News 2008

 

EAST AFRICA: 14 million "face hardship from drought"



KAMPALA, 3 March 2008 (IRIN) - Up to 14 million people in the greater Horn of African region are expected to suffer under harsh weather conditions in the next three months that threaten food security, according to climate specialists meeting in Kampala, the Ugandan capital.

Experts under the regional body, the IGAD Climate Prediction and Application Centre, urged governments to take immediate action to protect the region.

Professor Laban Ogallo, head of the centre, based in Kenya, said that unless governments took steps to stem the impact of the impending conditions, development targets would not be met. “Lack of rain should not bring about a crisis if people in policy management take the advice we are offering. These climatic conditions can forestall whatever they want to do on development,” he said.

“It is estimated that between 11 million and 14 million people, or 10 percent of the regional population, will be affected. Pastoralist communities are going to be the most vulnerable and this may cause conflict as these communities move from their areas to look for water and pasture,” said Patrick Luganda, the media official of the Greater Horn of Africa Climate Outlook Forum.

Luganda said the cattle corridor of the region would experience tension as most of it is forecast to experience dry spells, putting pressure on available water and pasture. Other agricultural areas are also expected to suffer as a result. “We forecast tension between cattle keepers in Kenya and those in Uganda. Kenya will be drier so these communities will try to move while those in northeastern Uganda will move further inland. This will bring about conflicts over water, pasture and over animals,” Luganda said.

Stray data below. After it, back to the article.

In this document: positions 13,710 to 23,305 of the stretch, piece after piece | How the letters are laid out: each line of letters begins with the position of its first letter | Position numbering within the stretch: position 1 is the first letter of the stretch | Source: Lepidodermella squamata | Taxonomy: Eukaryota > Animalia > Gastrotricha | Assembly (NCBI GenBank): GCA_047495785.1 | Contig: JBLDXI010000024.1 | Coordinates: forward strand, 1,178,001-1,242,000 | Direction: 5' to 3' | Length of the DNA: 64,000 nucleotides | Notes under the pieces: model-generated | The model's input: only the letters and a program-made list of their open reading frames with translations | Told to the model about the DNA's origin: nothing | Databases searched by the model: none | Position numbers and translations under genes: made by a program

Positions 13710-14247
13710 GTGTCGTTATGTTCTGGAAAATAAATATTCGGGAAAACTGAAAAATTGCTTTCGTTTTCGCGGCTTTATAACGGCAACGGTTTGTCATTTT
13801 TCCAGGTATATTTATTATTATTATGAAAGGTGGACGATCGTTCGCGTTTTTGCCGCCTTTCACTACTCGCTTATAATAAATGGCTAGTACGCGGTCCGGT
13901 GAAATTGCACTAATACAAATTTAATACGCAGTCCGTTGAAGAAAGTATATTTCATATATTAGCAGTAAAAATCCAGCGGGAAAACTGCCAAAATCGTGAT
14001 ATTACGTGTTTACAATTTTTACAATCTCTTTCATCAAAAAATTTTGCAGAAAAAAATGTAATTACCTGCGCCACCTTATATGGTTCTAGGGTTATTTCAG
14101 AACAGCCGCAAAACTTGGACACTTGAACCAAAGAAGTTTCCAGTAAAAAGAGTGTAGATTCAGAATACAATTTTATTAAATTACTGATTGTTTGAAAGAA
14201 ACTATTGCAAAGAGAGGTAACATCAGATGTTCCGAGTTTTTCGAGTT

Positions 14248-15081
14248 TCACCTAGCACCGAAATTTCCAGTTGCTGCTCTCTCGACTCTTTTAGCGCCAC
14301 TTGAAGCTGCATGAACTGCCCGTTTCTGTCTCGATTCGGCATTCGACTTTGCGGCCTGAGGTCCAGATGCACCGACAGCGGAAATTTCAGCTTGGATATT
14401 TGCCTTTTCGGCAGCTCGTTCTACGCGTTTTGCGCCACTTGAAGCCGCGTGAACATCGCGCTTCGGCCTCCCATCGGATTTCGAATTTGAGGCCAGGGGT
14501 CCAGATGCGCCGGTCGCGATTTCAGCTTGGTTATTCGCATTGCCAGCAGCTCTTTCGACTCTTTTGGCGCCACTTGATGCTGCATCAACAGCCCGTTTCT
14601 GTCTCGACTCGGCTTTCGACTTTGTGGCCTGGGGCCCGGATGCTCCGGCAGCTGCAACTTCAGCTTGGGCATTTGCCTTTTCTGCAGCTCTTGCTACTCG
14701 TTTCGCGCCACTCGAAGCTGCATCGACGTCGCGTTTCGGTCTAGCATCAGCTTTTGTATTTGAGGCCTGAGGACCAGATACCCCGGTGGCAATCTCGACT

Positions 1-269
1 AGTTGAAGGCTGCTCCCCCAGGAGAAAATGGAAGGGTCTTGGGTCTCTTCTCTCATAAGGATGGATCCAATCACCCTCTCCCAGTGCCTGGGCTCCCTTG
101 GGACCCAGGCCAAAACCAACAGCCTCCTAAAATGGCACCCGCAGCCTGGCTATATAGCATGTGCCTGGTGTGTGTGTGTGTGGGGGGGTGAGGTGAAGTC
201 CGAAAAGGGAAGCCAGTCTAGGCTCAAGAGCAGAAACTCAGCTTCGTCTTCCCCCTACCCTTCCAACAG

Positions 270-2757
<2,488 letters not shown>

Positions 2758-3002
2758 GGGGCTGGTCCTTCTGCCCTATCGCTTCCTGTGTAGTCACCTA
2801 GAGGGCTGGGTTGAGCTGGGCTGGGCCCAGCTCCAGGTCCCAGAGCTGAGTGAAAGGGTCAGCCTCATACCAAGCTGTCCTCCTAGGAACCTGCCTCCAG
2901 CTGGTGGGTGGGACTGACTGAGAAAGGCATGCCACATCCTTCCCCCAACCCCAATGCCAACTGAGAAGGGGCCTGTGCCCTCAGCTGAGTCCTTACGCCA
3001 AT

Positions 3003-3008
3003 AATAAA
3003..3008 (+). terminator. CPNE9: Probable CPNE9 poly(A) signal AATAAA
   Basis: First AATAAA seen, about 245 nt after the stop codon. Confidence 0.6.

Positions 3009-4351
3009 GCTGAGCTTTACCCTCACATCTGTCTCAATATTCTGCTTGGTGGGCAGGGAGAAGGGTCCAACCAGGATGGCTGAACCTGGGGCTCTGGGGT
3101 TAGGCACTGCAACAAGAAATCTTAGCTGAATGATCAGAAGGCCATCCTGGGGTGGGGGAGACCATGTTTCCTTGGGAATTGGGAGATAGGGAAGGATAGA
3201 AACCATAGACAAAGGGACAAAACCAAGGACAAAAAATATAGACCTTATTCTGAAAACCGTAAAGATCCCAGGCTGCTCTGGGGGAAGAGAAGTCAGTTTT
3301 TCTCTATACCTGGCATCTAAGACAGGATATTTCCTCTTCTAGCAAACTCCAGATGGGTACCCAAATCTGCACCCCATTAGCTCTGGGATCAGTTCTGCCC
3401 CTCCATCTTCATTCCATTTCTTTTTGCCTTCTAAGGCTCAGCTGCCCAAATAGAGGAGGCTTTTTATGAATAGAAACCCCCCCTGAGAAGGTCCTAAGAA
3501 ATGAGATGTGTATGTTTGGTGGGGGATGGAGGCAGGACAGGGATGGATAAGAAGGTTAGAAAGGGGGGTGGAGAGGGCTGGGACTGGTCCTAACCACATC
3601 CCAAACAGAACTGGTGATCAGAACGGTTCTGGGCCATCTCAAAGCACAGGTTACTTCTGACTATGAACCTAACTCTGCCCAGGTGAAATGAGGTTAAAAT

Much of Somalia, eastern, central and southern Ethiopia, as well as much of Kenya and southern Sudan is expected to be affected.

Whereas much of Uganda is likely to have near-normal or above-normal rainfall, the southwestern region will experience harsh conditions. Areas such as southwestern and eastern Sudan, western Ethiopia, southwestern Kenya, extreme southern Burundi, as well as northern, western and southwestern Tanzania, are also likely to have near-normal or above-normal rainfall.

However, because of the political crisis in Kenya that has kept many people in camps, they have not tended to their farms and this threatens food security in the east African country, according to Luganda.

“This outlook may help governments to plan better as it tells them which areas are safe and which will need help,” Luganda said.

The specialists noted, however, that despite the expectation of poor rainfall, “episodic wet spells and flash floods could occur” over areas expected to be dry. Flash floods over the east African region displaced thousands last year and compromised food security.

 

 

 

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